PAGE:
tinue for several generations. This may be due to 
the absence of exciting causes, or it may be owing to 
favorable sanitary conditions, followed by those less 
sanitary or indeed of an entirely opposite character. 
Such transmission is atavic in its nature, and is 
probably subject to the same laws that control atavic 
transmission. It is also true that alternations of de- 
velopment are frequent in the transmission of heredi- 
tary diseases. So frequent are those alternations that 


such transmission would, in many instances, seem to 
be the rule rather than the exception. 

These alternations in transmission, especially 
in the human family, may relate, first, to alternation 
in generations, and second, to alternation in the in- 
dividuals affected in the same family. For instance, 
certain diseases will sometimes be entirely absent 
in the first generation, but will reappear in the second. 
They will be absent in the third generation and re- 
appear in the fourth. Again, in individual families, 
the first born may be free from the taint, and the 
second may inherit it, the third is free and the fourth 
affected, and thus the transmission descends through 
the entire family. And yet again, the alternation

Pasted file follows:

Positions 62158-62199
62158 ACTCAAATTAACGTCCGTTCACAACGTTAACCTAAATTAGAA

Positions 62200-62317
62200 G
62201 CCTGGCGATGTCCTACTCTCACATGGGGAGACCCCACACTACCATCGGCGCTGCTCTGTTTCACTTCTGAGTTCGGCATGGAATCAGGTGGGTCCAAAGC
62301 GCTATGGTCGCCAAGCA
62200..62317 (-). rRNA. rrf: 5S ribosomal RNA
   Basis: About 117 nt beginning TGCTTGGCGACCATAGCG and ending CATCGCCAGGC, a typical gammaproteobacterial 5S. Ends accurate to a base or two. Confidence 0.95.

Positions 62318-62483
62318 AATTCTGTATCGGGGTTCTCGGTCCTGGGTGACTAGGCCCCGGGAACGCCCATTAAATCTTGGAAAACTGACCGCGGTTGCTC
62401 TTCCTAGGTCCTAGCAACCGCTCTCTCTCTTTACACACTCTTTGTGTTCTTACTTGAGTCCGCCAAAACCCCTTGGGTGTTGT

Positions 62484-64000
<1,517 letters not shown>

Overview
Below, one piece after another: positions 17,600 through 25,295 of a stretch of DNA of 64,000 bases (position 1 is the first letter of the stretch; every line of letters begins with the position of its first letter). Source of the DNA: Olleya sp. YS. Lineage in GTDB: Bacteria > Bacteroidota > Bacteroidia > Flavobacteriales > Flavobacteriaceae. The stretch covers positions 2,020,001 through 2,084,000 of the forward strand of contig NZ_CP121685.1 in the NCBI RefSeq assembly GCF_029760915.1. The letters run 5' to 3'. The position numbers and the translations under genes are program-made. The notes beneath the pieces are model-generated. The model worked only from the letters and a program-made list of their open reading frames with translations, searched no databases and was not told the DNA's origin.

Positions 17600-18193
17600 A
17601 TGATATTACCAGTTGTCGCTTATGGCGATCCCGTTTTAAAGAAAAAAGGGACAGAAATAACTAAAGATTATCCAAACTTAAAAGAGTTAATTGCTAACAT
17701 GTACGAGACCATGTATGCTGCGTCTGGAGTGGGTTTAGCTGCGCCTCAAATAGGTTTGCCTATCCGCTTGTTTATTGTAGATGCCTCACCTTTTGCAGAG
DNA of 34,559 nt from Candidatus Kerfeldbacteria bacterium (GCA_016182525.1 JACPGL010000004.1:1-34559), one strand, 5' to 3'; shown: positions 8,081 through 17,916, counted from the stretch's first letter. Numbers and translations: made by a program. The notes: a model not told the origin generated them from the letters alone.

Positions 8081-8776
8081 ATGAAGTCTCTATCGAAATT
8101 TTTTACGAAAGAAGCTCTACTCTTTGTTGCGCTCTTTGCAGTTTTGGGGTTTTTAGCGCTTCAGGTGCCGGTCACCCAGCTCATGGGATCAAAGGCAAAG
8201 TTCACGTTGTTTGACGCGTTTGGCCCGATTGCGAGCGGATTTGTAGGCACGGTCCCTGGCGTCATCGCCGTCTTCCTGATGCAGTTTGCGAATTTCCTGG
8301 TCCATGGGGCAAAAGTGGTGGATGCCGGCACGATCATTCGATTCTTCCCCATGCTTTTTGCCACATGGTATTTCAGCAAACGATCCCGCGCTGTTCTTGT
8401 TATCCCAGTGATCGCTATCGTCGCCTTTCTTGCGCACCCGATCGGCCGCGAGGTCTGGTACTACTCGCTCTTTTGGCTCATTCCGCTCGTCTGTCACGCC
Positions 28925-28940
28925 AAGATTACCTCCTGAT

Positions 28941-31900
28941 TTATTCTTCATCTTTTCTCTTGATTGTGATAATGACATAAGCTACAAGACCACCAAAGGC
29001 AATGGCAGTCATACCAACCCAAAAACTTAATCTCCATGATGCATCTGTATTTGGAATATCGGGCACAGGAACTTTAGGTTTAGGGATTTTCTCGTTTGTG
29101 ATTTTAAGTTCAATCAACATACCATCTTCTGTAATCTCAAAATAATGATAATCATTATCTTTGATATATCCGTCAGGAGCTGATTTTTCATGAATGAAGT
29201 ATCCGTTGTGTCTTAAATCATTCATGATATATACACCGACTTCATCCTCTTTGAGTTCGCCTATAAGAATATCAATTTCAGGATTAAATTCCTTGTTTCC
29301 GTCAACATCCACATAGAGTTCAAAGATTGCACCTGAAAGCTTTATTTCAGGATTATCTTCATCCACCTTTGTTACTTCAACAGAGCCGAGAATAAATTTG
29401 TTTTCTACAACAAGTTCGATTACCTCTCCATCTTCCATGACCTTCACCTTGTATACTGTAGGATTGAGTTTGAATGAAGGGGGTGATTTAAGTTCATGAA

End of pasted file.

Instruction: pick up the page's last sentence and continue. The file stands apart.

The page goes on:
may relate to sex, that is to say, the inherited dis- 
ease will manifest itself only in one sex. In still 
other instances, the disease will be confined to one sex 
and transmitted only by or through the other, as 
previously pointed out. These alternations in trans- 
mission would appear to be under the control of in- 
fluences which, though not understood, are regular 
in their action. They would seem to be the outcome 
of two antagonistic characters which alternate in 
dominating power, but why they should act thus is 
yet a veiled secret. 

Disease may he Transmitted Potentially. — Dis- 
ease still future in the parent or the tendencies to it, 
though undeveloped, may be transmitted potentially 
to the offspring. Such instances are of frequent oc- 
currence in the transmission of cancers. The tend- 
ency to these in the human family is probably trans-